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Scottish National Dictionary (1700–)

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First published 1941 (SND Vol. II). Includes material from the 1976 and 2005 supplements.
This entry has not been updated since then but may contain minor corrections and revisions.

CHITTER, v. and n.1 Prob. a variant of Eng. chatter. Also chitterin', vbl.n. and ppl.adj. Found in Eng. dial. but not so widely distributed as in Sc. [′tʃɪtər]

1. v.

(1) To tremble, shiver with cold, fear, etc. (Abd.2, Fif.10, Slg.3, Edb.1, Arg.1, Kcb.1 1940). Also fig.Sc. 1991 William Wolfe in Tom Hubbard The New Makars 64:
But gin the Spirit werena swack
The Strath no geylies fu
Heiven'd whummle an yird'd faa
Giean life a chitteran grue.
Abd. 1998 Sheena Blackhall The Bonsai Grower 78:
A fylie, an the guidfowk o Martullich blew on their neives an trampit their brogues, an chittered in their plaidies, an ruggit their bunnets doon ticht aroon their lugs ...
em.Sc. 2000 James Robertson The Fanatic 46:
'Naethin,' Mitchel said. 'It is silent. I never saw him in life, but when I was a bairn he had Scotland chitterin on its knees, and folk fleggin ye wi tales o his army. But when I look noo I'm no feart. ... '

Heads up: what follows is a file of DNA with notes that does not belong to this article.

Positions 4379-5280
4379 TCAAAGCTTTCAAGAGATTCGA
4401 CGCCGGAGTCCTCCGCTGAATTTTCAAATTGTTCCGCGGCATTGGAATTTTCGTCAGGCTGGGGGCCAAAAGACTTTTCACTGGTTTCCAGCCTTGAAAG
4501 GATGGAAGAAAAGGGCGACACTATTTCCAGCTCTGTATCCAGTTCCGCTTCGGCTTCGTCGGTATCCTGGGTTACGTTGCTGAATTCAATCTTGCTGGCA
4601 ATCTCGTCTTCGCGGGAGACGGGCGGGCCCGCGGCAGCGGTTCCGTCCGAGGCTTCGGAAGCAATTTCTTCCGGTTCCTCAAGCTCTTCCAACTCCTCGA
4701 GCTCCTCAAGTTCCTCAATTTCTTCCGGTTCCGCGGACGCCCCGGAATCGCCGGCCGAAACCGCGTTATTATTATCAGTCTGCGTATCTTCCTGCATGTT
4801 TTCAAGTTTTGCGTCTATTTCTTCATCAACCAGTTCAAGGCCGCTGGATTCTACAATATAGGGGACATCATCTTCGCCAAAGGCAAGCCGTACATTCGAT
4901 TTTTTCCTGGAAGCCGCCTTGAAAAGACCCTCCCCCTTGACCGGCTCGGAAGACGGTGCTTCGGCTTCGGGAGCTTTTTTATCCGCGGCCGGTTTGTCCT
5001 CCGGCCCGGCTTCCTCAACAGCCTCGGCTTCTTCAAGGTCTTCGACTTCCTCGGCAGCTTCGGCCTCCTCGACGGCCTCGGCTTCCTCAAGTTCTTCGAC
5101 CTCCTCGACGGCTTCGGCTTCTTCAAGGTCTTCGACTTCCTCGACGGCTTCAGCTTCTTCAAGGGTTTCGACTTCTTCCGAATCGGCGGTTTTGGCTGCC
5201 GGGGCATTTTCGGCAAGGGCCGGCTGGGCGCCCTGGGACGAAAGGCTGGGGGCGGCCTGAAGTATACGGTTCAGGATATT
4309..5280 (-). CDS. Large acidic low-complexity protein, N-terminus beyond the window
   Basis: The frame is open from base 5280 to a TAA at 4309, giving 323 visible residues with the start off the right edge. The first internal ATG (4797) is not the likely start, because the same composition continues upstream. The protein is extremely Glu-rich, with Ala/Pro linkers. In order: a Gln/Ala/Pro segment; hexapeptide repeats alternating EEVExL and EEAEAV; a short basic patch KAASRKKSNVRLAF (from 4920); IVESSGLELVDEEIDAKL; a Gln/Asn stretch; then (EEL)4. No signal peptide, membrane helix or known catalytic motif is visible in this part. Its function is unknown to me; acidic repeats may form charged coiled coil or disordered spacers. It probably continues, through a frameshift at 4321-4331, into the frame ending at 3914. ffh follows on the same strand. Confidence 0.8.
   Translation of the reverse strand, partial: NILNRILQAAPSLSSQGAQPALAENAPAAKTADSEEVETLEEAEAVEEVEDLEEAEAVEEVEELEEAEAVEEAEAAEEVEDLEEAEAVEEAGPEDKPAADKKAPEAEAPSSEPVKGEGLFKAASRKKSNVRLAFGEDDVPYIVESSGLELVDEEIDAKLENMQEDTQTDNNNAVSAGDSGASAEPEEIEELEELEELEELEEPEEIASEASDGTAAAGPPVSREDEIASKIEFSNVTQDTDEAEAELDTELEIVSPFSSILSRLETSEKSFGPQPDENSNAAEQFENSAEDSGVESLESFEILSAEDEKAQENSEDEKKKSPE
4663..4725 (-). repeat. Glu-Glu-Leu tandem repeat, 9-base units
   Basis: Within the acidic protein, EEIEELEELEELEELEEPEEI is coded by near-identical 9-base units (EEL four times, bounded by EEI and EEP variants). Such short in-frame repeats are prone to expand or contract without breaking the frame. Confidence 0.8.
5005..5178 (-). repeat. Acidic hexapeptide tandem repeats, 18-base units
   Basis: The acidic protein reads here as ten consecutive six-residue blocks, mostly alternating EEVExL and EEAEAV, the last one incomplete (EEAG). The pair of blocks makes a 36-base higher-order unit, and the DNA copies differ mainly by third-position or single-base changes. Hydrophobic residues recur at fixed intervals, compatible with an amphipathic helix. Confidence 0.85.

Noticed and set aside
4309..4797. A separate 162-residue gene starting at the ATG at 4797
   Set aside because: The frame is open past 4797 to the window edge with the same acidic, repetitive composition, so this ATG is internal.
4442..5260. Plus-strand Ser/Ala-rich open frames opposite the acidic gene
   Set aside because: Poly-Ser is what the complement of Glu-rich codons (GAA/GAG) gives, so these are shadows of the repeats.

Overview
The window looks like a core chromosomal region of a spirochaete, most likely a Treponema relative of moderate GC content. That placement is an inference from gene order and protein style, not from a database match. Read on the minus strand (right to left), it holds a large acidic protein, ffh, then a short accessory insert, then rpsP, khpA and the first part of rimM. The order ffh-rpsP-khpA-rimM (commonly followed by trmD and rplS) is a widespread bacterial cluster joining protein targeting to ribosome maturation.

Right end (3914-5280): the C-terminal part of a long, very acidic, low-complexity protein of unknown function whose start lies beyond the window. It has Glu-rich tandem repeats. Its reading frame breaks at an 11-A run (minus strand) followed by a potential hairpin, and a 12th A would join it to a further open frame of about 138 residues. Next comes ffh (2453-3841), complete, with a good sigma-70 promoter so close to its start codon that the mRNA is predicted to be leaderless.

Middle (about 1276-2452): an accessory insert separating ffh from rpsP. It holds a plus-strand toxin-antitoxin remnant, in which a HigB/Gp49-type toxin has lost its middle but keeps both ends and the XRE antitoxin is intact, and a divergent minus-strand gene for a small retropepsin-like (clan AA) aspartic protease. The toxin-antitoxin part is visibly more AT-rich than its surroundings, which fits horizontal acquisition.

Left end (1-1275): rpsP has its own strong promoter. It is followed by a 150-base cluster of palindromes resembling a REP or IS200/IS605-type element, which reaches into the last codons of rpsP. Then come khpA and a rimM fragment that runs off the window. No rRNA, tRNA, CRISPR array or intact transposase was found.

Per. 1933 W. Soutar Seeds in the Wind 16:
But, fegs, when baes are in the fauld, An' burds are chitterin' wi' the cauld, He coosts aff a' his claise.
Edb. 1917 T. W. Paterson Wyse-Sayin's o' Solomon i. 8:
I'll geck at you, Whan ye're chitt'rin wi' dreid.
wm.Sc. 1987 Anna Blair Scottish Tales (1990) 126:
She had more difficulty with a hall-servant, but she held her ground. Now she stood before the Earl of Lauderdale himself, surprised to find herself chittering with nerves, but giving her spiel just as she rehearsed it.
Gsw. 1984 James Kelman The Busconductor Hines 113:
... get crunching to your fucking place of work, the poor auld punters by christ they await, they stand chittering at bleak outposts, their pitiful attempts to retain body heat while where is the blooming bus.
Gsw. 1992 Jeff Torrington Swing Hammer Swing! (1993) 217:
Warily I mounted the stairs. I was chittering and my arm was louping some, especially when a coughing spasm seized on the old bronchial tract, the bone-deep pain would shoot agonies into my crippled wing.
Lnk. 1919 G. Rae 'Tween Clyde and Tweed 85:
The sparreys thinkna o' the chitterin' years.
Ayr. 1887 J. Service Dr Duguid 118:
The wife, who was aye . . . blae with the cauld . . . was aye chittering when you met her.

Hence chittery, adj., shivering with cold (Abd.9 1940). Comb. chittery bite, = Chitterin' bit n.comb.Sc. 1995 Daily Record (28 Jun.)  13:
After you'd been in the sea, though, you always needed a chittery bite — I suppose it was called that because you always shook with the cold while you ate it.
Bnff.2 1930:
I steed sae lang in the caal that I wis aa chittery.

(2) Of the teeth: to chatter; of metal substances: to rub against each other. Known to Bnff.2, Abd.2, Fif.10 1940. Vbl.n. chittering.Sc. 1755 Session Papers, Primrose v. Primrose (24 Nov.) 8:
He was seized with a Chittering of his Teeth.
Abd. 1991 W. S. Milne in Tom Hubbard The New Makars 159: